Immigration Law

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Questions about Green Card Laws and Regulations

Obtaining a green card sometimes can be challenging if you are not sure how to get a green card. Permanent residence green card renewals can seem a tricky. Read below the top green card questions that have been answered by the Immigration Lawyers on JustAnswer.

If someone is a US Citizen by naturalization, and had to surrender their green card at the airport because they stayed too long in the UK, can they get their green card reinstated?

They cannot usually get their old green card reinstated. They would normally have to file I-130 and I-485 all over again to get a new green card through someone else that may be related to them. However, in most cases, they can stay in the US during the process. If they need to travel in the time it will take to be approved for another green card, they would need to also file a form I-131 advance parole while the I485 is pending. If questions about reinstating green cards have got your puzzled you can turn to the Immigration Lawyers on JustAnswer to get your questions answered.

If a citizen from Mexico is married to an American citizen and wants to get a divorce but has a 10 year resident card as an American citizen, will they lose their green card?

They should not lose that status since it is not a conditional card like the two year card is. The only way they could lose it through divorce would be if immigration had strong evidence to suggest that the marriage was only for obtaining the green card. This can be almost impossible if there is a child involved.

If someone was married for two months and got divorced after obtaining a K1 visa, is one spouse liable if the other spouse on the K1 visa remains in the USA?

There is no liability to the spouse at all; however the spouse on the K1 visa is deportable from the US. They would need to win asylum or similar protection, or prove that the spouse has abused them in order to get a waiver to stay in the USA.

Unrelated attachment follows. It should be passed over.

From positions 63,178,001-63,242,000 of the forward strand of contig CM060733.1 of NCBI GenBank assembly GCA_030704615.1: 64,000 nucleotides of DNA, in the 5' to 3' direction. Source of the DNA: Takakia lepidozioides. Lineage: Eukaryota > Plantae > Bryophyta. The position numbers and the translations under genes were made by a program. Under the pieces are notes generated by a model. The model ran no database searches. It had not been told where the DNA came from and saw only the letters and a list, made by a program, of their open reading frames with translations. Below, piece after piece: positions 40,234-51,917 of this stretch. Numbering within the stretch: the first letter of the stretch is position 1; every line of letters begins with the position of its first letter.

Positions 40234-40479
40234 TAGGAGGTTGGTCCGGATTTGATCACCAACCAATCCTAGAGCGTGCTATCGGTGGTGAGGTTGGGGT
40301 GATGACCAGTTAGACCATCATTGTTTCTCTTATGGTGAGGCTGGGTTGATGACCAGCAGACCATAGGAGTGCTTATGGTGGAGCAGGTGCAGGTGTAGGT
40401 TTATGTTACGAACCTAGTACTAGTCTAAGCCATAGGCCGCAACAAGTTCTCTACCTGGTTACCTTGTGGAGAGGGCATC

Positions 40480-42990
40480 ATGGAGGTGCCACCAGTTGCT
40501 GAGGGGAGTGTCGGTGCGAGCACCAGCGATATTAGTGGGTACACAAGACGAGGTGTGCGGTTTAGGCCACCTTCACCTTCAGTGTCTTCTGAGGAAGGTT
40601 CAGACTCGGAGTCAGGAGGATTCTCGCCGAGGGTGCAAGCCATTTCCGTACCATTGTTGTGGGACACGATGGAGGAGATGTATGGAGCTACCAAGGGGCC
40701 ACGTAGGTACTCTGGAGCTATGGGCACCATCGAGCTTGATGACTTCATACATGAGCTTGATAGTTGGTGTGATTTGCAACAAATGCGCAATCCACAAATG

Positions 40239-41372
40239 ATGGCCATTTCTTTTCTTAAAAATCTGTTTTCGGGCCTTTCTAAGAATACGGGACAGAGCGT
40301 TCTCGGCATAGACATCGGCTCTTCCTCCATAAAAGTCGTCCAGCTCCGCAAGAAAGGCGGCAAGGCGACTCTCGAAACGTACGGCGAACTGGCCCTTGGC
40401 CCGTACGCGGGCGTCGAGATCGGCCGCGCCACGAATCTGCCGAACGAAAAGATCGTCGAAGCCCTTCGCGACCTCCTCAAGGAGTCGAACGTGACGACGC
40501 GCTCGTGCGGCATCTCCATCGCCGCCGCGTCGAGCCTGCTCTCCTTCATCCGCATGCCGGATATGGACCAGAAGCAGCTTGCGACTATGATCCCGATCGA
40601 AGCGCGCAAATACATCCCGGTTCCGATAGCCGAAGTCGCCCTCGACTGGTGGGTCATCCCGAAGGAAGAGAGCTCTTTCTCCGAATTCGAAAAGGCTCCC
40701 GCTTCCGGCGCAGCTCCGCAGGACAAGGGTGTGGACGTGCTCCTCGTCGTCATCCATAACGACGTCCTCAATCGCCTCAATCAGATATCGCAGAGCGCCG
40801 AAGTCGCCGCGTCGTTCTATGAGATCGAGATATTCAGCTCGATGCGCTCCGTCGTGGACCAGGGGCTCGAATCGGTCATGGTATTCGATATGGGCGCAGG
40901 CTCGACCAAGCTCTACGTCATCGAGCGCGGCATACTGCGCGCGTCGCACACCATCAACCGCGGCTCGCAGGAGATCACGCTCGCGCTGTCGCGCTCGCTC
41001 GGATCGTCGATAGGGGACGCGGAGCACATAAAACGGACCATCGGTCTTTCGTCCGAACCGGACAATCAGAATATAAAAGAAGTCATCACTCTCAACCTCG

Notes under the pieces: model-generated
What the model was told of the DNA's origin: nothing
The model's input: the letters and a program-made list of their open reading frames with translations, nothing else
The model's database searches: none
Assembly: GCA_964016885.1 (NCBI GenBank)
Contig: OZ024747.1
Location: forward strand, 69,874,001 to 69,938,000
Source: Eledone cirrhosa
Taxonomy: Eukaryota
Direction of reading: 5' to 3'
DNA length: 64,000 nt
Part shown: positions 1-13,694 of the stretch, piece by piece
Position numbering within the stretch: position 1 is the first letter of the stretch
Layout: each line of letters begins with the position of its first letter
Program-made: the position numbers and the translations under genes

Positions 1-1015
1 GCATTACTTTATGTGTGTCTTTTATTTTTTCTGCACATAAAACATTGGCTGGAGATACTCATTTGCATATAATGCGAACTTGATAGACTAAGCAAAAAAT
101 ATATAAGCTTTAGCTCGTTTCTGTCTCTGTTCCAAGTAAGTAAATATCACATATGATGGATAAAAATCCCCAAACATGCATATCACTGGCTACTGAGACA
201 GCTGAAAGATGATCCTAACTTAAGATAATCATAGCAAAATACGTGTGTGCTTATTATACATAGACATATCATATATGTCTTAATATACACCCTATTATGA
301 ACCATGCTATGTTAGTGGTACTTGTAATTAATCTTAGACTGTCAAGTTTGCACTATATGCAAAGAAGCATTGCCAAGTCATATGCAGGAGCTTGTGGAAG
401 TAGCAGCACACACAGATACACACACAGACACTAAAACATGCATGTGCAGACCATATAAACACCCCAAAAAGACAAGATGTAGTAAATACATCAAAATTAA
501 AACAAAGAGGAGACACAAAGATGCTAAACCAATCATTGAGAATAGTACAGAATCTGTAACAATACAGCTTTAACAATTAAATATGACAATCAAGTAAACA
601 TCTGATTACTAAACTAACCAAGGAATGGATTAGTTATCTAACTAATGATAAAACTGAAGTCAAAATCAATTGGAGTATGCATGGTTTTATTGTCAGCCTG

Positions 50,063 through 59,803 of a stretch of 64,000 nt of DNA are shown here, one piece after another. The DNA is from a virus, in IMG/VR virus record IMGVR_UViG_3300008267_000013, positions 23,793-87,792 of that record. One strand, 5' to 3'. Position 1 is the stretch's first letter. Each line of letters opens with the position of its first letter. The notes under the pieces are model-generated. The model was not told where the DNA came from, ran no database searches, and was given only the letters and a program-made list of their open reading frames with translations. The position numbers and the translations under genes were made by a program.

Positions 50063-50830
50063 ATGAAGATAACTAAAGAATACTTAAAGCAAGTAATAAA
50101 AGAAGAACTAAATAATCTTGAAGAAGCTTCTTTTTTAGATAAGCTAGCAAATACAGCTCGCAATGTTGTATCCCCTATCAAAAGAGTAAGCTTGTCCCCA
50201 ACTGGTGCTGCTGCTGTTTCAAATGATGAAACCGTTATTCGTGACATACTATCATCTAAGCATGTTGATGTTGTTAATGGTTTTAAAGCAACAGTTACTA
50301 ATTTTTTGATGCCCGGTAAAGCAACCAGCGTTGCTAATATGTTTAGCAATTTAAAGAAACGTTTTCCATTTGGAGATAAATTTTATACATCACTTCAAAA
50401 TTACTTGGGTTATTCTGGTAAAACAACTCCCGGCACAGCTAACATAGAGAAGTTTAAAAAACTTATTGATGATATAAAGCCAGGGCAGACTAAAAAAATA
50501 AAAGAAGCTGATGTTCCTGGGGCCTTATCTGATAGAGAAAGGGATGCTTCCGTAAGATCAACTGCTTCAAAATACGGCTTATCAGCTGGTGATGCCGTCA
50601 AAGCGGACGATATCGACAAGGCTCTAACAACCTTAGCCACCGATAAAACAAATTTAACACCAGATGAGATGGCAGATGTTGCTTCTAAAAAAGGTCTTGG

What is the best way to get a visa or green card?

There are 5 ways to come to the U.S. to live permanently. They are through family, employment, asylum, investment, or through the visa lottery.

Green Card through Family: It must be immediate family such as U.S. Citizen Spouse or U.S. Citizen Children over 21 years old, in order to be able to come immediately. U.S. Citizen or Lawful Permanent Resident parents or U.S. Citizen Siblings, or Lawful Permanent Resident spouses can also help you, but the wait for that is about 4 to 12 years or so.

Green Card Through Employment: You would have to generally prove that you would not be taking a job away from a U.S. worker and the less experience and education you have the harder that is to do.

Green Card Through Asylum: You must prove that you will be persecuted, tortured or killed if you stay in your country and that this will happen to you because of your nationality, race, religion, political opinion, or membership in a particular social group, not because you would run the same risk as anyone else in your country to fall victim to a crime or bad economic conditions.

Green Card Through Investment: You would generally need to make an investment of $1,000,000.00 for a residency, or if you want a temporary visa, probably at least $100,000 or $200,000 investment to start.

Green Card Through Lottery: It could be very difficult to win one of the 50,000 visas available per year through lottery. Residents of Mexico do not qualify for the lottery.

While living in California on a green card that is about to expire, if I have unpaid taxes but working with the IRS for repayment, will my green card renewal be denied?

Typically this is not an issue when renewing someone’s green card. However, criminal convictions would hinder green card status. If someone's unpaid taxes ends up being a tax fraud case, then that could be a criminal charge. As a rule, the immigration usually does not check into someone’s tax paying status unless there have been criminal charges.

If you’re having questions about your green card application or green card status, Immigration Lawyers on JustAnswer can help answer your questions and ease your mind.
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